Shellie Starr always wears her necklace, a gold star with an emerald in the center. The brilliant green gem is the birthstone for May. Her only son, Marine Cpl. Jeffrey Starr, was born May 25, 1983. He was killed in Iraq 22 years and six days later, on Memorial Day 2005.
“It feels like forever since I’ve seen him. That can make me cry,” she said.
In their Snohomish home, where photos and other mementos of their Marine son are on prominent display, Shellie and Brian Starr talked Thursday about their lives now.
They are proud parents and grandparents. Their older daughter, Hillary, is a family doctor raising four boys with her husband. Younger daughter Emily is also a wife and mother, with one son.
“Both the girls are in Snohomish,” said Shellie Starr. “I can be a hands-on grandma.”
Life revolves around those five grandsons, ages 4 to 10. Yet since Jan. 3, when a U.S. drone strike killed a top Iranian general near the Baghdad airport in Iraq, they are again focused on the Middle East and global tensions.
“When everything was so frantic in the news, and the news kept going and going in the cyclical fashion it does, I was just thinking of the families of those deployed now,” Shellie Starr said. “I know that nervousness. When Jeff was involved in the invasion, they wore chemical suits. It was 105 degrees out. I remember all that anxiety.”
An assaultman, Jeff Starr was part of the 1st Battalion, 5th Marine Regiment, 1st Marine Division, based at California’s Camp Pendleton. On his third deployment to Iraq, he was less than a month from his homecoming when he was killed by small-arms fire near Ramadi.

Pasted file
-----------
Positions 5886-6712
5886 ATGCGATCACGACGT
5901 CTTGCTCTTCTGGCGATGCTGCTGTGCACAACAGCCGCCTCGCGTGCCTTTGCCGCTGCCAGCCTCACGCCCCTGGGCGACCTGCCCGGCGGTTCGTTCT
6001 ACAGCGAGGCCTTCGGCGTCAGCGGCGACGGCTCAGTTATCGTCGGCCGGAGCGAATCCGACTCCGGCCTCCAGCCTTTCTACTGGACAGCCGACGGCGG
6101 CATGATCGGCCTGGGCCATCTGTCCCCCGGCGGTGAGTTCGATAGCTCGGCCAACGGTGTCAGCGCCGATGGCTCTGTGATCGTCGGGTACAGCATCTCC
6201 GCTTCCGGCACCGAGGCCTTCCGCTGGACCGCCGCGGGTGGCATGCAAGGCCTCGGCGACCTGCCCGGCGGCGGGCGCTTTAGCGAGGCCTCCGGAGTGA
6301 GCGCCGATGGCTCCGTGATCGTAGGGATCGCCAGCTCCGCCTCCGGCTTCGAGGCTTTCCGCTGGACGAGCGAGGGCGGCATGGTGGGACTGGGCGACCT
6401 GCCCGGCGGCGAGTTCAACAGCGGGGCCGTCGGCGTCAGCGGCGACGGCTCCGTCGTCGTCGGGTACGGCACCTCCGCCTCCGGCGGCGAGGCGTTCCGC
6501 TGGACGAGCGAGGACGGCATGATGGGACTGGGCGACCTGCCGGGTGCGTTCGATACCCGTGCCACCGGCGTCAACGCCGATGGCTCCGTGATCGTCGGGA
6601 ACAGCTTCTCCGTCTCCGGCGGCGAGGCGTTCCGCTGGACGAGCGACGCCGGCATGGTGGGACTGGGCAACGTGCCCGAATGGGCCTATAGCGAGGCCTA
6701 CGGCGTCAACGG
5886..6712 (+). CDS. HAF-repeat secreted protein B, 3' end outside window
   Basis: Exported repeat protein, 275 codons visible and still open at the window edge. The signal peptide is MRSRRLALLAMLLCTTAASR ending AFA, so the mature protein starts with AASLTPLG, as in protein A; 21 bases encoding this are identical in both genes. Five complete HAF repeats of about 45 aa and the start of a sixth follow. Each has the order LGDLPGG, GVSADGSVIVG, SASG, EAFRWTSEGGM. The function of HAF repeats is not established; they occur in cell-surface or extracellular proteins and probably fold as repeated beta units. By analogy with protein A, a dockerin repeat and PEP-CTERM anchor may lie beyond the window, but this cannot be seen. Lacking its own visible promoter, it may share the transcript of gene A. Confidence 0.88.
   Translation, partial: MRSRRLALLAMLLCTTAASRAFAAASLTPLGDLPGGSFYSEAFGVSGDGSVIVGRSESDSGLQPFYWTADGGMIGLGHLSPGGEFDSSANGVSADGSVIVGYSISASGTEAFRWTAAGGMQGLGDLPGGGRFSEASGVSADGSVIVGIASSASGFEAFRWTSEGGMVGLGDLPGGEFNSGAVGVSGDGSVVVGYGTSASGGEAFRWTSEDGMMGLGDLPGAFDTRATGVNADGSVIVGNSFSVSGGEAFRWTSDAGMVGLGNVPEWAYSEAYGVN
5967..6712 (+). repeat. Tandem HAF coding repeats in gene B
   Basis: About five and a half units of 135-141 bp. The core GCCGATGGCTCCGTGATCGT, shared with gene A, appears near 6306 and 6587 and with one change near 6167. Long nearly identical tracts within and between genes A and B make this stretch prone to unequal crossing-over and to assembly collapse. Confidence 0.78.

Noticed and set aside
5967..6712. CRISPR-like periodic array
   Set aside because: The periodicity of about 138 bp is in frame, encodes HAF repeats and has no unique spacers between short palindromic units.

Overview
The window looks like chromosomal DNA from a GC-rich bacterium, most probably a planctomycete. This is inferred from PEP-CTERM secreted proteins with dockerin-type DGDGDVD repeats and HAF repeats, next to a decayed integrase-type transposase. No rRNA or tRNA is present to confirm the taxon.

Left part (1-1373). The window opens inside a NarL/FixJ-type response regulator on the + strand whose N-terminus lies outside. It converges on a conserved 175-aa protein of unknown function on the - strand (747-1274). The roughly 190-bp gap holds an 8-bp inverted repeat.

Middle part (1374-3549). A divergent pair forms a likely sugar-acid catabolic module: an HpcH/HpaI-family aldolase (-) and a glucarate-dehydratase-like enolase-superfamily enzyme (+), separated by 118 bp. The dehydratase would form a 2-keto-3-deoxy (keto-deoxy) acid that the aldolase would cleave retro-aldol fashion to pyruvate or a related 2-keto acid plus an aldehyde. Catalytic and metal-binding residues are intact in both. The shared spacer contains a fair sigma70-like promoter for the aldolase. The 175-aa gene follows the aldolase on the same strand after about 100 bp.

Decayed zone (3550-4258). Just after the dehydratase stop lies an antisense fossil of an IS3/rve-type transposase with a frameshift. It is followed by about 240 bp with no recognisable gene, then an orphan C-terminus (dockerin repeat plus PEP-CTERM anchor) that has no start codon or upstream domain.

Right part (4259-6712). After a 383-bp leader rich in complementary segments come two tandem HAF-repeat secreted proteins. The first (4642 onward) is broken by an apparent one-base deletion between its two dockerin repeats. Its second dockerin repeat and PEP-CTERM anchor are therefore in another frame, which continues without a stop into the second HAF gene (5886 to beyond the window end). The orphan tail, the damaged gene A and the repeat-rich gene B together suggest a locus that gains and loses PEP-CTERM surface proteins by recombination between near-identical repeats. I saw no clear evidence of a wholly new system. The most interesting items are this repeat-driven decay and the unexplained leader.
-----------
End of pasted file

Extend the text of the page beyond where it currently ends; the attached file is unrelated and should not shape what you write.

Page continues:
Months after his death, his poignant last letter to his girlfriend was featured in The Herald. Brian Starr had found it on his son’s computer weeks after the Marine was killed. The letter said, in part: “If you are reading this then I have died in Iraq. … I don’t regret going, everybody dies but few get to do it for something as important as freedom.” Later, President George W. Bush quoted those words in a speech at the U.S. Naval Academy.
Jeff Starr, a Snohomish High School graduate, enlisted in the Marines in March 2001, months before the Sept. 11 terrorist attacks. He wasn’t planning to stay in the military, but hoped to attend Everett Community College and eventually work in law enforcement.
For Shellie Starr, this month’s renewed troubles related to Iraq and Iran bring back memories of their son’s deployments, and raise the specter of war without end.
Leading up to the Gulf War was Iraq’s 1990 invasion of Kuwait. From that time until Jeff Starr was killed was 15 years. This May, it will be another 15 years since the Starrs lost their son. His mother said it’s not hard to look forward and imagine her grandsons coming of age still in a time of war.
“It’s distressing what’s going on, but not unexpected. Iran has hated us for 40 years. It’s a dangerous world,” she said. “When you think about it, we’ve been in Japan and Germany since World War II. That’s not a reflection on this administration or the last administration. In this world, we are the good guys.”
The Starrs remain in touch with Marine veterans who served with their son. On Thursday, they shared an email they just received from a close friend of Jeff’s, a fellow Marine: “Jeff hit me hard today with a wild range of feeling and emotions all at maximum intensity,” it said. “I started to think about how important Jeff is still to my life, and how other people have lost their Jeff and so on.”
As a Gold Star family, one that has lost a loved one in military service, the Starrs are far from alone. About 5,000 U.S. service members were killed fighting in the Iraq War. Roughly 2,000 have died in Afghanistan.
“My Gold Star friends are a whole myriad of the political spectrum,” Shellie Starr said. “When commiserating with each other, we try not to throw political bombs. It just makes things worse. We do all have this common bond.”
As incredibly proud as they are of their son’s service and sacrifice, “I didn’t want to be a Gold Star mom,” she said. “My identity is a grandma. That’s where I’m putting my energy. It gives real peace and comfort.”
Julie Muhlstein: 425-339-3460; firstname.lastname@example.org.